Milton Glaser: From his iconic 'I Love New York' logo to his new Mad Men poster, the designer is in a league of his own

Been to the Big Apple and got the T-shirt? If you did, Milton Glaser probably designed it. The man behind the 'I Love New York' logo talks Mad Men, art for the people, and why the whole world should be wearing his new badge

Milton Glaser emerges from his studio holding a button badge which would be of a life-affirming verdant colour if it weren't horribly tarnished by a cloudy black stain which almost eclipses the lush green altogether.

The image is unsettling and imperfect. It lacks the purity, though not the simplicity, that one associates with America's best-known graphic artist and his most famous work, such as the 'I Love NY' design, which has been appropriated into an international expression of affection.

He wants the world to wear his climate-change button badges, just as they have embraced the heart symbol that he sketched in red pencil crayon on a torn envelope in the back of a New York taxi on his way to work at this same studio 37 years ago. On the short walk from the New York subway station to his workplace on the Eastside of Midtown Manhattan, I pass three shops which appear to be exclusively dedicated to selling goods carrying the heart logo, which continues to earn Glaser's original client, New York State (not, as many assume, the City) $30m a year.

Glaser is 84 and when he abandons his patient reminiscing on a remarkable career to speak of his button-badge project, a note of urgency comes into his voice. "I have started a campaign that we hope becomes global called 'It's Not Warming It's Dying'. The idea is to have everybody wear this button all over the world as acknowledgement of what's going on." He embraces Buddhist philosophy which suggests "acknowledging" a problem is better than attempting action and exacerbating it.

But he declines to describe the badge in his own words (his studio hasn't yet released the image, either). "If it's not obvious, it doesn't work." And when asked to expand on his motives for launching a campaign that will include a website where the badges can be ordered, he responds dryly: "The fact that the world is coming to an end... and that the most important event in human history is not acknowledged."

Glaser's work remains in the public eye – he made the psychedelic promotional art for the seventh and latest series of the cult television show Mad Men. Its creator, Matthew Weiner, was a fan of the design guru's output. For Mad Men, Glaser has drawn on the Art Nouveau-inspired poster he made for Bob Dylan's Greatest Hits in 1966, showing the singer with kaleidoscopic hair. The result is a silhouette of a seated Don Draper, arm outstretched with a cigarette between his fingers, gazing on a scene of Sixties cornucopia.

Part of the reason Glaser took the job was that, "to be truthful, I was apprehensive about whether or not I could still do it".

Although he has said he recognises the show's depiction of a time when his work was admired on Madison Avenue, he clearly has no desire to be seen as an ad-man. "I don't like advertising and I don't like the values of advertising very much," he says. "I just realised that the idea of persuading people to do things against their own interests was not where I wanted to be in life. Since that occurs on a regular basis in advertising, you have to be cautious about entering into the conspiracy."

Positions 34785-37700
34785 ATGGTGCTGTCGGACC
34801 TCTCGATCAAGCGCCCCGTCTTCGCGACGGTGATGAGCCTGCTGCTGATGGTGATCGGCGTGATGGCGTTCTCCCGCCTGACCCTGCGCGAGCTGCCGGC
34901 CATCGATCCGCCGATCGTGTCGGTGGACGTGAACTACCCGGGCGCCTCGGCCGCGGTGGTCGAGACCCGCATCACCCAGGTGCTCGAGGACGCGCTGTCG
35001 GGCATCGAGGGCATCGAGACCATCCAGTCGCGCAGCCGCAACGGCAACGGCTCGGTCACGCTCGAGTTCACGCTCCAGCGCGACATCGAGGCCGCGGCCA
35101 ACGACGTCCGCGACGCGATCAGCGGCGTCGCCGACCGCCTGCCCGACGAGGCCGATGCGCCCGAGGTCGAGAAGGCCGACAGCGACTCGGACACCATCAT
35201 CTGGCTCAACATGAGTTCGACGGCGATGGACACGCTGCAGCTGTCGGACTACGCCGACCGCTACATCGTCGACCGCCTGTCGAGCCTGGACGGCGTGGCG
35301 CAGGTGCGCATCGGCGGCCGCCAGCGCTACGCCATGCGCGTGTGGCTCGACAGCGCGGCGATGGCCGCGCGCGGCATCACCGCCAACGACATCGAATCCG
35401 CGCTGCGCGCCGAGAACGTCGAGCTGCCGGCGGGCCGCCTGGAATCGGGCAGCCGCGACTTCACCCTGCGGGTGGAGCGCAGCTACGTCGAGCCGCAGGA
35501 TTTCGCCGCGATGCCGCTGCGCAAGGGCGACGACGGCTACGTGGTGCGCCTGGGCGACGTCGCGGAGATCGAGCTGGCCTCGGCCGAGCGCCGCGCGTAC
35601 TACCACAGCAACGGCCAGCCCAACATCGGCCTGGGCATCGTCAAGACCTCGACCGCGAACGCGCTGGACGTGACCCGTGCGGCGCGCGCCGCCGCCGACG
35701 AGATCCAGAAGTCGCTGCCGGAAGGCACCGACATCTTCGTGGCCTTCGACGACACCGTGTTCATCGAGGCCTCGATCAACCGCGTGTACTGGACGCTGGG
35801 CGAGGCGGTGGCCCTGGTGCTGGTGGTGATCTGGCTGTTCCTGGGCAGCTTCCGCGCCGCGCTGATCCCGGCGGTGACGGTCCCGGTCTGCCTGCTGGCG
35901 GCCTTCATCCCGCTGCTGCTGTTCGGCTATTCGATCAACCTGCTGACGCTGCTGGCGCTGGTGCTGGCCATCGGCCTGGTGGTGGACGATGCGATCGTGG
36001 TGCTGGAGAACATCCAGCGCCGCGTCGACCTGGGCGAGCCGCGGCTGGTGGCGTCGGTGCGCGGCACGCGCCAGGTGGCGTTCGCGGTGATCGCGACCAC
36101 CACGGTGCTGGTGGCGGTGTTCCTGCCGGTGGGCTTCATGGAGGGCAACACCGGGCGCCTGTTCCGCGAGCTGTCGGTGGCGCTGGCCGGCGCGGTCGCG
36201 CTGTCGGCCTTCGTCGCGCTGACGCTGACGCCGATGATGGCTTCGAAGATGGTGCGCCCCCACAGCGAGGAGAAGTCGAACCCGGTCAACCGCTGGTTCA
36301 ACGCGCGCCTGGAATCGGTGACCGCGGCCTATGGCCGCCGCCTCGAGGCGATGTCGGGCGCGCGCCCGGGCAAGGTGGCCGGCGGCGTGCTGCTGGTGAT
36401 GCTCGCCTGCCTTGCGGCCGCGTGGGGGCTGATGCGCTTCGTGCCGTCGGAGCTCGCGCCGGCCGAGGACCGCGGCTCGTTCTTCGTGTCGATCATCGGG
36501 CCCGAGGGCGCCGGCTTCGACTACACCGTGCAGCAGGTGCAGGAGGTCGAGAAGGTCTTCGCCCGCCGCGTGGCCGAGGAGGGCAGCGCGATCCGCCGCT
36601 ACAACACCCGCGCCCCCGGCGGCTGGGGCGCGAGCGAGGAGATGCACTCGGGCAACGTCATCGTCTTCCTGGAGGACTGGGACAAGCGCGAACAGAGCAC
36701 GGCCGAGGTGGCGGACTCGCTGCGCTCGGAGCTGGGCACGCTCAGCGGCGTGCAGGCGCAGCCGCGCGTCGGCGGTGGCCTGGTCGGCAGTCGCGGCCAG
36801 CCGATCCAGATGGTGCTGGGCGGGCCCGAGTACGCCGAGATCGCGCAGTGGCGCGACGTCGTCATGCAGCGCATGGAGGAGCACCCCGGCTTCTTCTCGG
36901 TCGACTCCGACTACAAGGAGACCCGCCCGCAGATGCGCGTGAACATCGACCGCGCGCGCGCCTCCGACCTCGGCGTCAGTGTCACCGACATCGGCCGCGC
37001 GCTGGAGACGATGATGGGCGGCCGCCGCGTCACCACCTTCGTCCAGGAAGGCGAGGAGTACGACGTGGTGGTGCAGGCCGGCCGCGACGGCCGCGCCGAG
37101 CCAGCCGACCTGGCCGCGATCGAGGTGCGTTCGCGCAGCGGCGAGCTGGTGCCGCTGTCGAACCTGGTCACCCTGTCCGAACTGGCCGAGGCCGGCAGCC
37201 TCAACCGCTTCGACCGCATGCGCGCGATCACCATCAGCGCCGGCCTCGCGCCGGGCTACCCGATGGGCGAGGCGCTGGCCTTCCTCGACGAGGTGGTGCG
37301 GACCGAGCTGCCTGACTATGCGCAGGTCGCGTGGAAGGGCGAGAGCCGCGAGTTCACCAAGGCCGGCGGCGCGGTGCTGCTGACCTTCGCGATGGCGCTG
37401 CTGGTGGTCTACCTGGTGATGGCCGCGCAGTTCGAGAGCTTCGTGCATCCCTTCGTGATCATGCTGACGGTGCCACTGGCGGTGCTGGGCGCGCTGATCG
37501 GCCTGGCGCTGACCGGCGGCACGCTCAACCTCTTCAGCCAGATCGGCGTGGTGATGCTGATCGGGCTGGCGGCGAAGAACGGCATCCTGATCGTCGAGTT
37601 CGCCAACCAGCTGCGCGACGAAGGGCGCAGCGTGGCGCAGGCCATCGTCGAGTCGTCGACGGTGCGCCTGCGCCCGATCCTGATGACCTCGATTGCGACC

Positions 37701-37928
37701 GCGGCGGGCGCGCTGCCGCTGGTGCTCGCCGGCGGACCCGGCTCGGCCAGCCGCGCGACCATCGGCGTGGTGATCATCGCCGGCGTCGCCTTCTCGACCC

Milton Glaser was born in the South Bronx to Hungarian immigrants in 1929. His father owned a dry-cleaning business and his mother was a housewife. The neighbourhood, which contained some of New York's first co-operative apartment buildings, was fiercely left-wing and anti-capitalist, and he has retained these instincts throughout his life.

'Art is Work', the slogan in the window above the door of the Beaux-Arts townhouse where he has been based since 1965, is not a tribute to money-making graft but a plea for the public to claim art for themselves. "My intention was to not remove art as a separate activity but to integrate it into the everyday life of everybody."

His current work involves "ceramics, fabrics, watches". He has downscaled his operation to two designers and an assistant. "I'm not interested in using the studio as essentially a financial mechanism, I'm interested in seeing what opportunities for inventing things the studio will serve."

He works from a desk beneath pinned-up images of floral-printed horse heads and Eastern art. "I don't ever touch a computer," he says, but he is happy for colleagues to deploy this "very subversive instrument" according to his instructions, in order to speed up the working process. "The computer enables you to eliminate an enormous amount of waiting time."

 

Glaser attended the Cooper Union for the Advancement of Science and Art in New York's East Village. In 1954, Cooper graduates Seymour Chwast, Edward Sorrel, Reynold Ruffins and Glaser established Push Pin Studios, which was to become a byword in graphic design for several decades.

Much of the important work in Glaser's career has been the result of collaboration with a key partner. In 1968, he and Clay Felker set up New York magazine, still one of America's finest periodicals. Although the "weights have changed" in the familiar masthead which Glaser designed, it has recently "gone back to looking more like it was when we launched it".

He is not directly involved with New York any more, but he is pleased it has "regained its footing" and is more recognisably the publication which he and Felker created to represent the city on which Glaser has left a stamp like few other of its natives. "The great thing about New York is it's not a single place. New York has a kind of mind set," he says proudly. "Anywhere you are in Paris, you know you are in Paris. But if you are in New York, you turn a corner and you are some place else. It's so complex and has so many attributes that you have to invent it."

He thrives on this potential for surprise. "The nature of being in this world and the thing I most want to retain, is the capacity for astonishment. I still feel it. I wake up every day with this sense that I'm going to be astonished by something."